NSFDEB-NERC; Collaborative Resource; A phytochemical "tug-of-war" and its impact on organismal diversification and niche occupancy in Caryophyllales

Lead Research Organisation: University of Cambridge
Department Name: Plant Sciences


Our proposed work seeks to understand the step-wise evolution of complex specialized metabolic traits in
flowering plants, and to explore how the evolution of such traits influence subsequent adaptation and
diversification in flowering plants. To address these questions, we will focus on the flowering plant order
Caryophyllales, which is well recognized for extraordinary adaptations to extreme environments and
unusually high diversity of metabolites derived from the amino-acid Tyrosine. Our central hypothesis is
that changes in availability and abundance of Tyrosine in Caryophyllales has led to the evolution of
numerous lineage-specific tyrosine-derived metabolites that in turn has profoundly influenced the
adaptation and diversification of species within Caryophyllales. To test this hypothesis, we will build an
evolutionary framework for Caryophyllales, that integrates transcriptomic, genomic, and metabolic
datasets, with patterns of trait evolution, on a macroevolutionary scale. Specifically, we will: 1) perform
an extensive survey to establish the occurrence and distribution of tyrosine-derived metabolic traits across
Caryophyllales; 2) examine the association of these tyrosine-derived metabolic traits with organismal
adaptation and diversification patterns; and 3) determine the evolutionary genetic mechanisms responsible
for the biosynthesis of these metabolites. On completion of the proposed work, we expect to have
comprehensively described the extent of tyrosine-enriched metabolism in Caryophyllales, to have defined
the degree to which they are associated with organismal diversification patterns across Caryophyllales,
and to have resolved the stepwise evolutionary assembly of the genetic pathways underlying complex
tyrosine-derived metabolic traits.

Understanding the evolution of complex traits is a fundamental challenge for biologists, as the stepwise
fashion by which such traits have evolved is not always readily apparent. Furthermore, the connections
between the various stages of complex trait assembly (e.g. genetic, biochemical, and morphological) and
subsequent organismal diversification patterns are not well explored, with methodological approaches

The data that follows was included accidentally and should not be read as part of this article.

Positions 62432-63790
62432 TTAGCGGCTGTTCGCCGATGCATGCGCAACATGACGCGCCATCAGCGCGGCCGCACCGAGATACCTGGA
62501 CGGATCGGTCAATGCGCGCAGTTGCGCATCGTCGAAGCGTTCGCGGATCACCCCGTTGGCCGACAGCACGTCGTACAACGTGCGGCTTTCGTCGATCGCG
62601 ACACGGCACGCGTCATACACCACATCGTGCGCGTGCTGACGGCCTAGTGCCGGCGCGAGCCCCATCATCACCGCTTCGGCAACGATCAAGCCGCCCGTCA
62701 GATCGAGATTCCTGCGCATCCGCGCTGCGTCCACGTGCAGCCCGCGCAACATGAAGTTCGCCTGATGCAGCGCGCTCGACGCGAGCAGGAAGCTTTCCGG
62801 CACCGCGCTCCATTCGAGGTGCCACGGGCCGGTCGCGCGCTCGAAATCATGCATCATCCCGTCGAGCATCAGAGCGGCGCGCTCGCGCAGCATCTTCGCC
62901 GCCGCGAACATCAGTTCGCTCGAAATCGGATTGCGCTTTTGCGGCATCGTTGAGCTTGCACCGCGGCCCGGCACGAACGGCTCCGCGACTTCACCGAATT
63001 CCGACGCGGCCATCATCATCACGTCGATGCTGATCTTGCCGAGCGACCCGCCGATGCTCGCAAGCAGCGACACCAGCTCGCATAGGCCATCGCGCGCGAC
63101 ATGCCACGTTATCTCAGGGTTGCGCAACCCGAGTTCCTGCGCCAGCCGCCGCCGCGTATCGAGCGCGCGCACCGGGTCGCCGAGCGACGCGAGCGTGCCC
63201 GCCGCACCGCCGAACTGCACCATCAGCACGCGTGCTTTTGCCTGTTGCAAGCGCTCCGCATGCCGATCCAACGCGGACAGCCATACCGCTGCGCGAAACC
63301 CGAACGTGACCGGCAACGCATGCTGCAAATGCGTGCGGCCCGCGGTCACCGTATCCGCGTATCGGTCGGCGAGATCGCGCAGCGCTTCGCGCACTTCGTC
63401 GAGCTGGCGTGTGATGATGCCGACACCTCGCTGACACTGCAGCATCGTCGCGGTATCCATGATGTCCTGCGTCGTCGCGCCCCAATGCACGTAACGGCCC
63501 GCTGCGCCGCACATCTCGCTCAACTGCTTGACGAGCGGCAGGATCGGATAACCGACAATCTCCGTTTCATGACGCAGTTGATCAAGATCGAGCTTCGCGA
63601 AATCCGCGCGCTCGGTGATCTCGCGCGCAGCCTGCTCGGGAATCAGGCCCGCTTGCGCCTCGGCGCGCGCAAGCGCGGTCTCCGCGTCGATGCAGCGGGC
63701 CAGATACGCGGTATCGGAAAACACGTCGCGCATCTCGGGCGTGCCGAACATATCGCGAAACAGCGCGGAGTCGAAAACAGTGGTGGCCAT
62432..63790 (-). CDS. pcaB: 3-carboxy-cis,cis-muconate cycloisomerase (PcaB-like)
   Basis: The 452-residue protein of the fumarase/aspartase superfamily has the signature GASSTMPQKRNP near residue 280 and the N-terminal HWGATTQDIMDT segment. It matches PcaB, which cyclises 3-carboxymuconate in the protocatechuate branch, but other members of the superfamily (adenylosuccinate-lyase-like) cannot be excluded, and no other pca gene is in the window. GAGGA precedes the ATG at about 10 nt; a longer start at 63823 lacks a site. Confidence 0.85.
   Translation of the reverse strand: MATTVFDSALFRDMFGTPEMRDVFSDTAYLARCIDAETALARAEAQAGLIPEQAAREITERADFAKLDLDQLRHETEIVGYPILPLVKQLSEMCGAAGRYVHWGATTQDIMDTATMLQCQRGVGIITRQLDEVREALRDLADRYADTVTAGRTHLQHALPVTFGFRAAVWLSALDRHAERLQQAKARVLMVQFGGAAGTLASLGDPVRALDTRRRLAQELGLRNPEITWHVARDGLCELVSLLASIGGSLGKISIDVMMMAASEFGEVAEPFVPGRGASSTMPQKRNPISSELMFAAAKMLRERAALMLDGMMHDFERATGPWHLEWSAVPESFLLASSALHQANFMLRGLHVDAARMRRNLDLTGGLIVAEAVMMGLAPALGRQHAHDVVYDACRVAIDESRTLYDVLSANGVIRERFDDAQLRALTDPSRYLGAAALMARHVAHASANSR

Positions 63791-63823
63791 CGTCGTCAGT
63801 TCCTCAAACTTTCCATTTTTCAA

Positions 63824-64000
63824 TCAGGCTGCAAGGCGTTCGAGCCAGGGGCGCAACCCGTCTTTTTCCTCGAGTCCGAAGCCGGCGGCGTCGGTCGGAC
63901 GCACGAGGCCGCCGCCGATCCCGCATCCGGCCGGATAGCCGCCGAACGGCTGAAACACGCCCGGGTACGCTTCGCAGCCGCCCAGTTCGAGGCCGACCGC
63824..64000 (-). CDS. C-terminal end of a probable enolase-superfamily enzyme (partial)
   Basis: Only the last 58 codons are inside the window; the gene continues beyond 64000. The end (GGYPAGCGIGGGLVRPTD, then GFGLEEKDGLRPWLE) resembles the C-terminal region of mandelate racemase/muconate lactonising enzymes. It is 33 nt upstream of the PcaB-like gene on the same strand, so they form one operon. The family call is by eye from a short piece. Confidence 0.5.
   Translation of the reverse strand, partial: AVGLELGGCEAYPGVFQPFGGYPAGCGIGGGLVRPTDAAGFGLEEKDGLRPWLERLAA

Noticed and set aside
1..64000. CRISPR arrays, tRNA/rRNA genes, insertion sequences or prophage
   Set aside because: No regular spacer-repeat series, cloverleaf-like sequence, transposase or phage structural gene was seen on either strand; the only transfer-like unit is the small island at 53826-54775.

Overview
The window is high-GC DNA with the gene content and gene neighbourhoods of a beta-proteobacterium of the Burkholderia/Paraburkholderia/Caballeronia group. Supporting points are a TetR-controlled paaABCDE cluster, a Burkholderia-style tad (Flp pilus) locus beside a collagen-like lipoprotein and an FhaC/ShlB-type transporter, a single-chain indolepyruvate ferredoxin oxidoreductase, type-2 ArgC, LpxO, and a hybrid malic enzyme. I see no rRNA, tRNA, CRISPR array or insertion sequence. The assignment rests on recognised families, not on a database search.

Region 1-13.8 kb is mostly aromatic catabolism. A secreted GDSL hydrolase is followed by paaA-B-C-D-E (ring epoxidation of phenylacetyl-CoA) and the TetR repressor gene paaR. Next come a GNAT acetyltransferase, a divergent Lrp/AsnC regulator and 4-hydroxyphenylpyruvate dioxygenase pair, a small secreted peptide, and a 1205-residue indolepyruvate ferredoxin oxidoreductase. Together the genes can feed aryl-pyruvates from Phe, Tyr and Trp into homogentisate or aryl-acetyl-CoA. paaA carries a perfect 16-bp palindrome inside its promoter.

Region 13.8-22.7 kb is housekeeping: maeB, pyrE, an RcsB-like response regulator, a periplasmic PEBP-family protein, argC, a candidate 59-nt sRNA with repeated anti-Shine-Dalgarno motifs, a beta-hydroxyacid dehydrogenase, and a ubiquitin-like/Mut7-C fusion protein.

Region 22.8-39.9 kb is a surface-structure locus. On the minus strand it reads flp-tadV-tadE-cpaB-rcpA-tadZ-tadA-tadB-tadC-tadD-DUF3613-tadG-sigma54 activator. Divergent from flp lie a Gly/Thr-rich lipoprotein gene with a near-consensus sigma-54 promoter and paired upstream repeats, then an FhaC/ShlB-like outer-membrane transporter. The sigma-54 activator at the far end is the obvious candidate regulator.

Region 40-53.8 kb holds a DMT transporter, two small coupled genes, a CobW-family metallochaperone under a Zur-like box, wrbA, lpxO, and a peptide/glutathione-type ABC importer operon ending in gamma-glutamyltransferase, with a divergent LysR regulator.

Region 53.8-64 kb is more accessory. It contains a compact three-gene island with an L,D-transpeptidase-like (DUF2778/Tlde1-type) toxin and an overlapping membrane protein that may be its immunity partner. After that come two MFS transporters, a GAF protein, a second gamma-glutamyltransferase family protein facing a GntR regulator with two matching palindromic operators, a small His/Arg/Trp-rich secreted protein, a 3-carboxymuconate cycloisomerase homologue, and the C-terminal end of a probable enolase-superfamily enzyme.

still in their infancy. Recent advances in phylogenetics, with the integration of -omic scale data, now
provide timely opportunities to marry the assembly of complex traits with lineage-specific and nichespecific
organismal diversification. Specialized metabolites are chemicals that confer adaptive advantages
in certain ecological and evolutionary contexts. The stepwise nature of the biosynthetic pathways
underlying complex specialized metabolites ensure that they are especially tractable for reconstructing
stepwise evolution of complexity. While the phylogenetically restricted distributions of specialized
metabolites are fundamental to resolving the influence of complex traits on niche-specific and lineagespecific
organismal adaptation and diversification. Our approach, using the tyrosine-enriched specialized
metabolism in Caryophyllales as a model system, therefore has the potential to lead to new and
fundamental insights into the causes and consequences of the evolutionary assembly of complex traits at a
variety of evolutionary scales.

Planned Impact

The proposed work sits at the interface of phylogenetics, evolutionary biology, and specialized plant
metabolism, and consequently will influence a number of frontiers in scientific discovery. Numerous
tyrosine-derived metabolites are important in human health and nutrition. Our work will reveal genetic
components that help improve industrial production of betalain pigments and further help to elucidate
biosynthesis pathways of a number of plant-derived alkaloids with pharmaceutical values, such as
catecholamines, isoquinoline, and benzylisoquinoline alkaloids. The international collaboration among
the Minnesota, Wisconsin, Michigan, and Cambridge (UK) teams will provide multidisciplinary training
opportunities for students and postdocs in addressing broader evolutionary questions by applying various
omics and biochemical methods in a phylogenetic framework. All data and analytical tools generated by
the project will be made freely available within six months via NCBI SRA and genome databases, after
quality control and processing. Phylogenomics workshops at professional society meetings, a K-12
summer camp module, and multiple public outreach modules are planned for both the US and UK
institutions, which will bring these concepts to the public, and highlight the importance of biodiversity
with respect to high-value plant chemicals.


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